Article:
There has been a lot of hype about Yorgos Lanthimos’ latest movie The Favourite. A historical period piece set in the court of English Queen Anne (1665–1714), the last of the Stuart monarchs, the film is as far removed from his previous offerings (The Lobster, The Killing of Sacred Deer and Dogtooth) as you can get. The Favourite does share some common themes with his other films though: power, greed, obsession, isolation, alienation and betrayal.
The Favourite is loosely based on a true story and explores the changing power dynamics and relationships between three female protagonists: Queen Anne, (Olivia Colman); and Sarah Churchill, Duchess of Marlborough (Rachel Weisz) and Abigail Masham (Emma Stone).
Sarah was Anne’s childhood companion and confidante. When Anne became queen in 1702, the Duchess of Marlborough was among those she brought with her to court. Granted all the major posts in Anne’s royal household, she occupied a position of huge authority which she used to wield to the advantage of her preferred political faction, the Whigs. She is the Queen’s right hand as well as her lover. The duchess’s pre-eminence at court and friendship with the queen seems unshakeable. Her position becomes threatened by the sudden arrival of Abigail Masham, the duchess’s cousin who has hit hard times. On realising the nature of the relationship between the queen and Sarah, Abigail uses sex, lies, and manipulation to climb the ladder to power. The Favourite dramatises the contest for the monarch’s favours, with tragic consequences.
When we meet Queen Anne, she is in a vulnerable position. She is misunderstood, plagued by gout and haunted by the loss of the seventeen children she has borne, none of which survived. She has basically abdicated the responsibility of running the country to Sarah. When Abigail applies a herbal folk remedy to sooth the queen’s gout, not to mention her flattery of the queen, Anne takes an interest. Abigail eventually usurps Sarah from the queen’s bed and favour. What we see is a constant dance between who amongst these three women is really in charge. Ultimately Anne understands that she has been cruelly manipulated and betrayed by both rivals for her affection, and acts decisively, even if it means that she will end up alone.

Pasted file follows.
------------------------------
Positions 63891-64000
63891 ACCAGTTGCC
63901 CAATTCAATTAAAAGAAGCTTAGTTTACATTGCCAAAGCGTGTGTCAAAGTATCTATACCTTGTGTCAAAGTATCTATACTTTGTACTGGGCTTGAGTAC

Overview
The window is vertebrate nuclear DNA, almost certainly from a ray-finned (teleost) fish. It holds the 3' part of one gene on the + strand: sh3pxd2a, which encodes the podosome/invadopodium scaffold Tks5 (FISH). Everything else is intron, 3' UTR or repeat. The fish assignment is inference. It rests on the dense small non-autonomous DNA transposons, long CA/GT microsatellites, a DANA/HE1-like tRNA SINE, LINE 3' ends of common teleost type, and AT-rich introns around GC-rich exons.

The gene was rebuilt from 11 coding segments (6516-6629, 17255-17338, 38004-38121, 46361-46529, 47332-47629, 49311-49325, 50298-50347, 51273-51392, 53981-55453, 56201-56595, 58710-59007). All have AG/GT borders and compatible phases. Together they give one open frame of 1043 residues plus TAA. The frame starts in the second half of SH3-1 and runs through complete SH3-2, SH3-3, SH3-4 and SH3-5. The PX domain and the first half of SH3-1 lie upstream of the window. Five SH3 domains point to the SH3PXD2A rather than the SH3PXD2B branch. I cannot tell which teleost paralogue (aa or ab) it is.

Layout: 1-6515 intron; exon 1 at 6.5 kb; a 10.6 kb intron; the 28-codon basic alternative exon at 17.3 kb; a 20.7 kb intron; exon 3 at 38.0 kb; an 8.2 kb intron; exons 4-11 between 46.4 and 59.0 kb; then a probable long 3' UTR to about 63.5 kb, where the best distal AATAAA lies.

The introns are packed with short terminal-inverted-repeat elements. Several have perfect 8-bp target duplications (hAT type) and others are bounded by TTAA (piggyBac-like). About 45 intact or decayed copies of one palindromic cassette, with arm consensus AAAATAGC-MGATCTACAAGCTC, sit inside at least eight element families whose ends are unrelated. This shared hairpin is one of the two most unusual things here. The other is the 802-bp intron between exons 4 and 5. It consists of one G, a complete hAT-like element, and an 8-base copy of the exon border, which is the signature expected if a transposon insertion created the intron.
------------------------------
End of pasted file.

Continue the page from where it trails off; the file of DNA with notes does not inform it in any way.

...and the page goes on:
The Favourite puts the focus on what happens in the interior world of the court, in the queen’s boudoir and the private back stairs. It puts female politics at the heart of every scene, and the economic, political and cultural issues of the early 18th Century are virtually ignored. The male politicians in this story, from the Prime Minister to Sarah’s husband, the Duke of Marlborough, are made to look ridiculous and foppish, in their absurd wigs, peacock finery and high heels, more interested in gambling in goose races and drinking games. It is the women who hold all the cards and are not afraid to deal them.
The Favourite is deserving of all the awards and accolades bestowed on it. It is not 100% historically accurate, but few period dramas are. It is true, though, that Queen Anne did have a sexual relationship with both Abigail and Sarah. Whether they were sincere in their desire or simply using sex as a way to secure their own advancement, we can only surmise.
There are a few anachronisms and the completely gorgeous costumes, whilst inspired by the shapes of the era, are of the 21st Century. Rachel Weisz looks fetchingly butch in her riding and shooting attire. The cinematography using the wide angle fish lens is somewhat disconcerting at first, but the distortions it provides does eventually make some sense. Various reviewers have described the film as a “punk Restoration romp’, and an “outrageous period comedy”, but to do so is a misrepresentation. Anyone expecting a comedy will be sorely disappointed. Although there are some very funny scenes, this is a rather dark drama. The reviewer who called The Favourite a “misanthropic baroque costume drama” hit the nail on the head. It is often horrifying in its rawness and deeply engaging throughout its two hour duration. The three leading actresses give stupendous performances, but Olivia Coleman stands out as the tragic, spoilt, capricious, manipulated Queen Anne.
The Favourite is currently on circuit in South Africa.